The expert review of money laundering at Lower Mainland casinos isn’t restricted to what goes on around poker tables and one-armed bandits.
When Attorney General David Eby appeared before a House of Commons finance committee on March 27, he tabled a summary of Peter German’s report, which is due this week.
The University of B.C. law professor — a former RCMP deputy commissioner for Western Canada — urges new reporting requirements for a variety of sectors and a reorganization of the agency that tracks financial transactions.
In his summary, German called FinTRAC “an outlier” among the world’s financial intelligence units. Some 100,000 businesses and financial institutions must report large cash transactions and suspicious cash transactions to FinTRAC. Casinos must also report cash disbursements. FinTRAC analyzes millions of reports received annually and often shares intelligence with police and other agencies, but it does not work hand-in-hand with law enforcement.
“Law enforcement is not permitted to work within its offices. This is largely due to privacy and Charter concerns,” German wrote. “By contract, Fincen, the FIU in the United States, is staffed by law enforcement and other specialists. To a certain extent, Canadian police and FinTRAC work with blinders on, not knowing who has or needs what information until a proactive disclosure or a request for information is made.”
German also wrote that it is ironic that notaries public fall under FinTRAC reporting requirements, but lawyers do not.
“The absence of reporting by lawyers is a significant impediment to police investigations involving the movement of money through real estate and other financial sectors,” German wrote.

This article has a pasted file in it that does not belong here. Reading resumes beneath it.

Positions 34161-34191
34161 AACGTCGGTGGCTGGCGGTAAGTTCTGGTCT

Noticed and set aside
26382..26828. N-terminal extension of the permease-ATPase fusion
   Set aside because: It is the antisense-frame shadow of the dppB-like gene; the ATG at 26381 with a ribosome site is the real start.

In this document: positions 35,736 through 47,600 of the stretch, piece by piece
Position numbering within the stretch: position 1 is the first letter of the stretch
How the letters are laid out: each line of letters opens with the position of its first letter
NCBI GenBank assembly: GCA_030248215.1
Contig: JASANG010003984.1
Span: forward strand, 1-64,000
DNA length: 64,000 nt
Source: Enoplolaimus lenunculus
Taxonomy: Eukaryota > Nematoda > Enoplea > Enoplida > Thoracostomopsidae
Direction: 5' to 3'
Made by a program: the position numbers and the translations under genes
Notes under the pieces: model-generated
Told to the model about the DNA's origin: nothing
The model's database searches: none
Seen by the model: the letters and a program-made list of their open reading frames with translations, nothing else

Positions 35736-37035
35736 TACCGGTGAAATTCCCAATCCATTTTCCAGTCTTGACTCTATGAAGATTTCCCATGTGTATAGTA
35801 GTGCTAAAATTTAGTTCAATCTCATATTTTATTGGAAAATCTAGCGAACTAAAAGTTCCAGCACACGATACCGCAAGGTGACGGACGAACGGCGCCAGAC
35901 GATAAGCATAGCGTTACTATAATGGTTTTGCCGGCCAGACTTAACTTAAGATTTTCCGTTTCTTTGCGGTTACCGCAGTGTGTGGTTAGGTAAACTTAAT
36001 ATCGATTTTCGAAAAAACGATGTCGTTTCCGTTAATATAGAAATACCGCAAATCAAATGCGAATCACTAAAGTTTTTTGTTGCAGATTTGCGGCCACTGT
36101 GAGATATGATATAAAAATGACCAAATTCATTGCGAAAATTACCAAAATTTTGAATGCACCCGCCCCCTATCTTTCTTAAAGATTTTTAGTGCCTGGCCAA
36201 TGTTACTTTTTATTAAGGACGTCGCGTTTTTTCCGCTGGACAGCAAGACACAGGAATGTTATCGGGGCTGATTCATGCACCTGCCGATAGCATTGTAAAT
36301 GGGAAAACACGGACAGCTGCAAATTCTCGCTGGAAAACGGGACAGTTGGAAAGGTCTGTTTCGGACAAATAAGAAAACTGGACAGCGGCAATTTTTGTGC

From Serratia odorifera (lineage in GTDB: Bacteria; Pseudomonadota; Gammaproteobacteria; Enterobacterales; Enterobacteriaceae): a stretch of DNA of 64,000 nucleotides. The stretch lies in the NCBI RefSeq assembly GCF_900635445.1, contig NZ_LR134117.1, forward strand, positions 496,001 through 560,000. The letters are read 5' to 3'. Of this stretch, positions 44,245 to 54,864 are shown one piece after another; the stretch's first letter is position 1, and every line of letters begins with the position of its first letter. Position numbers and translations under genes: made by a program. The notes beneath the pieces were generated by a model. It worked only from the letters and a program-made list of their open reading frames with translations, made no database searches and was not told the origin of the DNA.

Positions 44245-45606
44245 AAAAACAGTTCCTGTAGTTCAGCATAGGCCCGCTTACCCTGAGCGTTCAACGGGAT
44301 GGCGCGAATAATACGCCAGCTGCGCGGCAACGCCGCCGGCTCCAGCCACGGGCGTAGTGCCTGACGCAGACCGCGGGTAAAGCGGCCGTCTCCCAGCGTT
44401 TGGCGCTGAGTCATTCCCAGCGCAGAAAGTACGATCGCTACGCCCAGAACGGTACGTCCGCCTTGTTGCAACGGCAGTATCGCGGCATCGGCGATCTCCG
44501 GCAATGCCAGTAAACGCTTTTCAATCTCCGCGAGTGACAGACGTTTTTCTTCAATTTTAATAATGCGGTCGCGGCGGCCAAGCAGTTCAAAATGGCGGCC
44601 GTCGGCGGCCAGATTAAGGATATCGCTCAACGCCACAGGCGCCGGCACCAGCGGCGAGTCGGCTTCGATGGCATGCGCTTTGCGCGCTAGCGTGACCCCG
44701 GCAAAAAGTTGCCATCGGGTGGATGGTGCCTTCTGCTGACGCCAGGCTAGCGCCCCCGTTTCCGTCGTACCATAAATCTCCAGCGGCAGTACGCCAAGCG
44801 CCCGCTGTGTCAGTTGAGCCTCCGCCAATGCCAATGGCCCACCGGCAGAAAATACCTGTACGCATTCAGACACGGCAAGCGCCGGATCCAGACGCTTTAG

“Canada is an outlier here as well. Other common law jurisdictions, including the United Kingdom, have robust provisions in place which require financial reporting by lawyers. Quite frankly, consultation has occurred for years. There is a real need for legislation which can withstand a Charter challenge and requires the reporting of monies held in lawyer trust accounts.”
German’s summary said the prevalence of money laundering in the horse racing sector should be examined, and luxury items, such as supercars, should be subject to reporting.
“Vancouver has been described as the number one super car city in North America. Also, auto dealers in Greater Vancouver are among the highest new and used luxury car dealers in Canada, by sales volume,” German wrote. “In essence, an individual can walk into a luxury auto dealership and purchase a high-end vehicle with $400,000 cash. The only obstacle will be dealership policies.”
He also urged greater regulation of money service businesses. Although they must register with FinTRAC, only those in Quebec fall under provincial licensing.
“Many MSBs are unregistered and exist as a fixture within the underground economy. They tend to be the modern embodiment of underground banking and serve to move money around the world without the need for actual transmission. In place of electronic transfer, they rely on a settling of accounts at both ends of a transaction, or app to app, as it is sometimes called.”
And, if German’s recommendations are acted upon, there could be renewed oversight for mortgage and title insurers, land registries and non-federally regulated mortgage lenders. The buck starts and stops with land and construction.
“It has been said that, ‘everything in B.C. comes back to real estate.’ It has also been suggested that you can see a ‘rat move through all of it,’ meaning the real estate market, mortgages, insurance, and so forth.”
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